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Optic Nerve Imaging

  1. Nov 7, 2015 #1
    Are there any studies or resources related to imaging of the optic nerve when participants are exposed to specific images or colors? I can't seem to find anything relating to this topic, but I think it would be interesting.
     
  2. jcsd
  3. Nov 12, 2015 #2
    You might try looking for a visual evoked potential test, the test is done to detect issues in the conduction of signal through the optic nerve (can be used to diagnose MS) and consist of administering an EEG to the patient while showing them an image (usually a checkerboard). It therefore isn't quite the imaging you probably mean (as in doing the test while a person is in a CT or MRI scanner) but it's probably the closest thing so far as a commonplace test goes.

    Diagram of a VEP test set-up:
    http://tidsskriftet.no/image/2013/T-12-1176-03-ENG-Over.jpg [Broken]
     
    Last edited by a moderator: May 7, 2017
  4. Nov 12, 2015 #3

    Andy Resnick

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    What do you mean by 'imaging the optic nerve"? I could understand electrical recordings, but not imaging.
     
  5. Nov 14, 2015 #4
    I suppose some sort of test that shows the signal transmitted through the optic nerve.
     
  6. Nov 15, 2015 #5
    Then the VEP would be what you're looking for, tests that usually are referred to as imaging, such as CT or MRI wouldn't be able to show you the signal being transmitted. As CT and MRI would only visualize the structure of the optic nerve and not the signal travelling along the optic nerve. It might be best to think of a CT and MRI like taking an x-ray of a TV, you'll be able to see all the bits and pieces that make up the tv but the X-ray won't be able to show you the image the tv was displaying at the time.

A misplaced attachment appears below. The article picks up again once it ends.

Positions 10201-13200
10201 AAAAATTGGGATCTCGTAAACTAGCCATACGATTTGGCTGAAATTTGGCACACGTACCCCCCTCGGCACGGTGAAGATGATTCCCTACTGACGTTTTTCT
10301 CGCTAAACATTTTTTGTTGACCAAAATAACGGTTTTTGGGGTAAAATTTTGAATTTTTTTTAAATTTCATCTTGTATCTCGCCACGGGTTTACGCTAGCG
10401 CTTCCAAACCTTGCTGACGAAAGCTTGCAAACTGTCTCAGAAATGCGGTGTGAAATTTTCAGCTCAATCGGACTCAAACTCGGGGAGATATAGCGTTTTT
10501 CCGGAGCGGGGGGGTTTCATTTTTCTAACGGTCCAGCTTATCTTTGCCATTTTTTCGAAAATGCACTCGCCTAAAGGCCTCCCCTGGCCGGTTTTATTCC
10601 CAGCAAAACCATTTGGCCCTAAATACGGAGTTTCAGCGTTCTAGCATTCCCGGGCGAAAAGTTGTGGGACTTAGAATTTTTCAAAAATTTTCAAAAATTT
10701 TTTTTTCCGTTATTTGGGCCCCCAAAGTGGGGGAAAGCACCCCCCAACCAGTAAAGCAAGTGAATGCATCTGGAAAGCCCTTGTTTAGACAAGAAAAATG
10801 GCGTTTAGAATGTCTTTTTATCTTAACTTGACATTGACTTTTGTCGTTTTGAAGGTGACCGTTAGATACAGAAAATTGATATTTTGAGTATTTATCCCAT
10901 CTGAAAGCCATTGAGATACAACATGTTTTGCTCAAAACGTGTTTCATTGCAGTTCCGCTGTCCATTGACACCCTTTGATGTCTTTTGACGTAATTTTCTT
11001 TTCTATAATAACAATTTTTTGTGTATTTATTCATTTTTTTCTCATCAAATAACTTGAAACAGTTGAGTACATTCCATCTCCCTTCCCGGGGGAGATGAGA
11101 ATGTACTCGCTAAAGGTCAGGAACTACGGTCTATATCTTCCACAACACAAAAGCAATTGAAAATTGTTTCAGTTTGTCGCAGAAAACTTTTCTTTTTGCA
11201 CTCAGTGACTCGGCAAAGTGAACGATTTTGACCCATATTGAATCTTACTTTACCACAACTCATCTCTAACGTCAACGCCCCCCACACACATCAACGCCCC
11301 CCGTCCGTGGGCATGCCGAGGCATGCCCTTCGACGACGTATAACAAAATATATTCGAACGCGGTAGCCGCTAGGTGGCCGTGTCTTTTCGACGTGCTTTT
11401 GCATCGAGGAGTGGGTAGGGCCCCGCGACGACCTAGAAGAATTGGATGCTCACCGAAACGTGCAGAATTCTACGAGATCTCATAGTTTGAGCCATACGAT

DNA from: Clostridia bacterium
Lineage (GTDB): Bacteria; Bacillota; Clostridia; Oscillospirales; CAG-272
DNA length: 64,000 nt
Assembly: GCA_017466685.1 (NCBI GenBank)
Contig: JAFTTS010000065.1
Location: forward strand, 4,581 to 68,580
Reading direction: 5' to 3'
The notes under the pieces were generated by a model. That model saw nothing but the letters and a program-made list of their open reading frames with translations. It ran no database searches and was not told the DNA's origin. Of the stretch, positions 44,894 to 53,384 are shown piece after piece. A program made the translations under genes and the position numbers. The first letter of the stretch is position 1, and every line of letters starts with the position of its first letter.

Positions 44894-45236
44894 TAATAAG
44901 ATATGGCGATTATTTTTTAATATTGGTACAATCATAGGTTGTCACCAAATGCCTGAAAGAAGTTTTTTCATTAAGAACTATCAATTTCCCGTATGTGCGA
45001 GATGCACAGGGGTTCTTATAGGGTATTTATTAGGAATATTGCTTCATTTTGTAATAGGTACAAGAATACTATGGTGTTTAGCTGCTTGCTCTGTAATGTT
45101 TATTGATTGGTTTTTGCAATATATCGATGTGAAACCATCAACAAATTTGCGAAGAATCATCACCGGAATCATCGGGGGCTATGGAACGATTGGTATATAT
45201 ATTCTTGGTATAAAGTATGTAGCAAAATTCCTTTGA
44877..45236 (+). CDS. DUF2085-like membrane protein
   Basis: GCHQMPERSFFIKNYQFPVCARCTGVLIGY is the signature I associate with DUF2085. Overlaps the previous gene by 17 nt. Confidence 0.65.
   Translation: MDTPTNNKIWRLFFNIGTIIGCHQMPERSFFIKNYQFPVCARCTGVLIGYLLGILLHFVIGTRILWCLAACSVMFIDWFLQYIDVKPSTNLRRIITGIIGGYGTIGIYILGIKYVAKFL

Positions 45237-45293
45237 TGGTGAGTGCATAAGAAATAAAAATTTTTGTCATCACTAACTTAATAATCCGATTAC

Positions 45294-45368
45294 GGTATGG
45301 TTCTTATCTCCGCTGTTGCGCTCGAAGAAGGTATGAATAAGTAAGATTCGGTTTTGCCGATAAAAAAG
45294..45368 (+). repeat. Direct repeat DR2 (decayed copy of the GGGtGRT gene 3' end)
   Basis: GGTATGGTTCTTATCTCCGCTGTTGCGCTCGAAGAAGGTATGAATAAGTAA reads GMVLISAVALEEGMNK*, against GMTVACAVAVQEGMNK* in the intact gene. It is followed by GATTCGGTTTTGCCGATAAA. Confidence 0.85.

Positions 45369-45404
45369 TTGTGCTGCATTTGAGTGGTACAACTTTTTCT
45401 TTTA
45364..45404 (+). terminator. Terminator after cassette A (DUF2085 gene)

A PET-MRI, which is basically an MRI with color added to show activity, might be able to show the activity along the neuron (like showing which bits of the tv are ative), however a PET-MRI likely wouldn't be fast enough to capture a single signal and might not have the resolution needed to image a single nerve, even one as relatively big as the optic nerve. Especially given the location of the optic nerve, which is lying for the most part directly below the frontal lobe.

    The pulses moving along neuron's are generally best captured by EEG. Which is what a VEP does (the bottom right figure is the read out of the EEG and the dips and spikes in it would be the signal traveling through the optic nerve to the brain.
     
  7. Nov 15, 2015 #6
    Thank you, I didn't know that regular MRI's couldn't be used to pick up the signal. I'll read more about visual evoked potential tests, since they're exactly what I'm looking for.
     
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